If “64” was a first draft and “Sunshine” was an overcorrection, “Super Mario Galaxy” is the first 3D entry that feels like they cracked the code. Perhaps even more than “64,” this Game of the Year winner was one of the most anticipated titles in the collection (its sequel, sadly, hasn’t been included). A few minutes is all it takes to understand why: from a pure presentation standpoint, this is one of Nintendo’s crowning achievements.

On the Wii it was a marvel, and seen today it’s downright stunning; beautiful visions of Star Bits (which you can collect for more lives and shoot at enemies or Hungry Lumas) falling, the unique design of the planets, it’s just a great-looking game. A big part of that is the auto-camera, which locks into a specific view and follows you as you jump from planet to planet. Of course, some quirks are still present here (mainly that you can’t rotate it at times where it feels like you should, making some jumps precarious) but by and large it’s shockingly good. The big gimmick here is gravity, allowing you to run underneath planets and jump between bodies, an effect that still lands. You also get a spin attack by shaking the Joy-Con (or pressing a button, a big shift from the Wii), which helps alleviate problems made with jumping on spherical surfaces, but there are some rare cases when movement seems harder than it should be. And then there’s the fully orchestrated score, which makes everything feel even more epic and grandiose.

This is a game where so many elements are coming together perfectly that even the numerous sequences where you launch yourself to a new planet feel transcendent. It’s the combo of a perfect twinkling sound with awe-inspiring camera movements. If you wanted to nitpick, it’s a little too easy throughout, and the story is basic even though there’s a (more emotional than it should be) side-story you can find if you choose. This is a game that’s continuously surprising, an example of the experience only Nintendo can bring, and certainly deserving of its rep as “one of the Best Marios Ever.”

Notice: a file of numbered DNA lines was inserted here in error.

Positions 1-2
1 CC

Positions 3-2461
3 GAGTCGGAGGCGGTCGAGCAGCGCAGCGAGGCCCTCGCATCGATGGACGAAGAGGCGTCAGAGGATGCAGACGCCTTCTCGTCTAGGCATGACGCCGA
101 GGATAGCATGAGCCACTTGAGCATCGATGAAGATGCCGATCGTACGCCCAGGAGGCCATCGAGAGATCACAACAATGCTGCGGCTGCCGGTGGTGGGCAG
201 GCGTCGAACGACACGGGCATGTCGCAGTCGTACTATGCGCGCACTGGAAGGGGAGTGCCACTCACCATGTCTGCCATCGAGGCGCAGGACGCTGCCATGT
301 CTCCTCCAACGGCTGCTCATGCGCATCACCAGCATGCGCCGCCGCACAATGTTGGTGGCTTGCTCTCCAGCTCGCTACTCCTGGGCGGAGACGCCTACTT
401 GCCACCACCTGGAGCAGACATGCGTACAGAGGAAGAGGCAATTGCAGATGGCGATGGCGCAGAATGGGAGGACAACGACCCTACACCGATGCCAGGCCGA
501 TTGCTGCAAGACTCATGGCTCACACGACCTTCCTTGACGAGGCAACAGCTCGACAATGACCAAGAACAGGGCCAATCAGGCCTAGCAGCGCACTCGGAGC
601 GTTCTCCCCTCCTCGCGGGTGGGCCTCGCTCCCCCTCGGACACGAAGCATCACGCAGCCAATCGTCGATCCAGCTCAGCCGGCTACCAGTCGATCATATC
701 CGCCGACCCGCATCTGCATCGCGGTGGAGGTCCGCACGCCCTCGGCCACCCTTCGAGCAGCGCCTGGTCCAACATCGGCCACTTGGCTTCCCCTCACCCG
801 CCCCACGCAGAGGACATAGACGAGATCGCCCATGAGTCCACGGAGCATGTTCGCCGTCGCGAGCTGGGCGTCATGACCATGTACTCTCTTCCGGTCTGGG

None of these games have changed much, and that’s the biggest problem with this collection. It’s an incredibly bare-bones release, only including soundtracks for each game (but only inside the actual software, no download codes or ways to export it). There’s not even a manual included, the move and action lists being shunted off to a menu you can access with the “-” button. On top of that, Nintendo is selling this collection for a full $60, and only until March of next year (even for the digital version!).

Controls have been tweaked for the Switch but only to adjust for various differences in controllers (and in “Galaxy’s” case, allowing the spin move to be executed with the Y or X buttons). Granted, they have been upscaled slightly, running in an emulator according to some forums, and these games are all 10+ years old at this point. But the last All-Stars collection for Wii was about $40, and it included four games plus a music CD. Nintendo didn’t have to fully remake these games, but they could have at least added some more material for an anniversary. If you still have your original consoles, there’s no real reason to get this unless you really want to play them on the go. For anyone who sold them or hasn’t played before, these are solid ports that replicate the originals, for better and for worse, and worth trying if you need more Mario in your life. Let’s just hope Nintendo isn’t angling for the “Disney Vault” method any time soon.